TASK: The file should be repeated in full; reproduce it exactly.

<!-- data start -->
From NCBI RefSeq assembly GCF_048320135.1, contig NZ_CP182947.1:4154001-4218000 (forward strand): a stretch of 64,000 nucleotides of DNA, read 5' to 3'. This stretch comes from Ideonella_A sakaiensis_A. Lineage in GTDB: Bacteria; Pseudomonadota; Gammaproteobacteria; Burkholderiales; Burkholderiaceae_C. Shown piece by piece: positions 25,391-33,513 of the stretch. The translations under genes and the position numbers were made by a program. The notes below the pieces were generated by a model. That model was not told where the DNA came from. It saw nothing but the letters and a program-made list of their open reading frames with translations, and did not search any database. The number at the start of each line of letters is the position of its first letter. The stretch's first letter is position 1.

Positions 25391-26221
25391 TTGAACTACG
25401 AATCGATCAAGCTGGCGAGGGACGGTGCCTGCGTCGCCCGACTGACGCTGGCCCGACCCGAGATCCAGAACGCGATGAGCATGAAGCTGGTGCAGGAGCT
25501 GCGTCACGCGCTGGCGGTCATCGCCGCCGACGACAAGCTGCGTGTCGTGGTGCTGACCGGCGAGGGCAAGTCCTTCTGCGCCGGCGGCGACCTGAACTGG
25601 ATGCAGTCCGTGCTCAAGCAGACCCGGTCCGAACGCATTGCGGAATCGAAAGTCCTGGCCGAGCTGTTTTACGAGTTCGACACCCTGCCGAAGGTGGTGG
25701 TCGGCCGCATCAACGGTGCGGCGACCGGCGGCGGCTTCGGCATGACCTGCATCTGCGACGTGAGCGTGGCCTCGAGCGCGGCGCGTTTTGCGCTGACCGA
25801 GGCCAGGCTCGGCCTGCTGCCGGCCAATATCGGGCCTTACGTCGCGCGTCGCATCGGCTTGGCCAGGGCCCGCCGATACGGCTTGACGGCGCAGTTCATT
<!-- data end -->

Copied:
From NCBI RefSeq assembly GCF_048320135.1, contig NZ_CP182947.1:4154001-4218000 (forward strand): a stretch of 64,000 nucleotides of DNA, read 5' to 3'. This stretch comes from Ideonella_A sakaiensis_A. Lineage in GTDB: Bacteria; Pseudomonadota; Gammaproteobacteria; Burkholderiales; Burkholderiaceae_C. Shown piece by piece: positions 25,391-33,513 of the stretch. The translations under genes and the position numbers were made by a program. The notes below the pieces were generated by a model. That model was not told where the DNA came from. It saw nothing but the letters and a program-made list of their open reading frames with translations, and did not search any database. The number at the start of each line of letters is the position of its first letter. The stretch's first letter is position 1.

Positions 25391-26221
25391 TTGAACTACG
25401 AATCGATCAAGCTGGCGAGGGACGGTGCCTGCGTCGCCCGACTGACGCTGGCCCGACCCGAGATCCAGAACGCGATGAGCATGAAGCTGGTGCAGGAGCT
25501 GCGTCACGCGCTGGCGGTCATCGCCGCCGACGACAAGCTGCGTGTCGTGGTGCTGACCGGCGAGGGCAAGTCCTTCTGCGCCGGCGGCGACCTGAACTGG
25601 ATGCAGTCCGTGCTCAAGCAGACCCGGTCCGAACGCATTGCGGAATCGAAAGTCCTGGCCGAGCTGTTTTACGAGTTCGACACCCTGCCGAAGGTGGTGG
25701 TCGGCCGCATCAACGGTGCGGCGACCGGCGGCGGCTTCGGCATGACCTGCATCTGCGACGTGAGCGTGGCCTCGAGCGCGGCGCGTTTTGCGCTGACCGA
25801 GGCCAGGCTCGGCCTGCTGCCGGCCAATATCGGGCCTTACGTCGCGCGTCGCATCGGCTTGGCCAGGGCCCGCCGATACGGCTTGACGGCGCAGTTCATT